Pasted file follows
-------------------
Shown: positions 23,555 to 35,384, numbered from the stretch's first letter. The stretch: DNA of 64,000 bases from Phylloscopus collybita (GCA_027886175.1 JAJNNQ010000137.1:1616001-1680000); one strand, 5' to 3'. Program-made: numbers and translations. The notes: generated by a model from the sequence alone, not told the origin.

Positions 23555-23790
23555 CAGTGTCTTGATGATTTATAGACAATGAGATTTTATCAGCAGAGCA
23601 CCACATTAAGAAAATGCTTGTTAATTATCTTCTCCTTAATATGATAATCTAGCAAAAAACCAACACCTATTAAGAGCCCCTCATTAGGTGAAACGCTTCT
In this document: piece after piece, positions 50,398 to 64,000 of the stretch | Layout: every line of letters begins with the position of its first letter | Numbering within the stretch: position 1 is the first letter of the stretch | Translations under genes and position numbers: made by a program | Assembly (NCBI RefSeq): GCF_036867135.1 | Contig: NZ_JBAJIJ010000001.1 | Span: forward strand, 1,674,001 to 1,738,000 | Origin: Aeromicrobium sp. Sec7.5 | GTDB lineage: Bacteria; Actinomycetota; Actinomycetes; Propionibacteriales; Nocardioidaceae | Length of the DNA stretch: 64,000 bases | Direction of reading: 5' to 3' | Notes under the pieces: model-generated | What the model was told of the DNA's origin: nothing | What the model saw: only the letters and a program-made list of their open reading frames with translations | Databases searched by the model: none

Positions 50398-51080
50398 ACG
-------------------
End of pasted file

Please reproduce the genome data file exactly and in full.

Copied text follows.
Shown: positions 23,555 to 35,384, numbered from the stretch's first letter. The stretch: DNA of 64,000 bases from Phylloscopus collybita (GCA_027886175.1 JAJNNQ010000137.1:1616001-1680000); one strand, 5' to 3'. Program-made: numbers and translations. The notes: generated by a model from the sequence alone, not told the origin.

Positions 23555-23790
23555 CAGTGTCTTGATGATTTATAGACAATGAGATTTTATCAGCAGAGCA
23601 CCACATTAAGAAAATGCTTGTTAATTATCTTCTCCTTAATATGATAATCTAGCAAAAAACCAACACCTATTAAGAGCCCCTCATTAGGTGAAACGCTTCT
In this document: piece after piece, positions 50,398 to 64,000 of the stretch | Layout: every line of letters begins with the position of its first letter | Numbering within the stretch: position 1 is the first letter of the stretch | Translations under genes and position numbers: made by a program | Assembly (NCBI RefSeq): GCF_036867135.1 | Contig: NZ_JBAJIJ010000001.1 | Span: forward strand, 1,674,001 to 1,738,000 | Origin: Aeromicrobium sp. Sec7.5 | GTDB lineage: Bacteria; Actinomycetota; Actinomycetes; Propionibacteriales; Nocardioidaceae | Length of the DNA stretch: 64,000 bases | Direction of reading: 5' to 3' | Notes under the pieces: model-generated | What the model was told of the DNA's origin: nothing | What the model saw: only the letters and a program-made list of their open reading frames with translations | Databases searched by the model: none

Positions 50398-51080
50398 ACG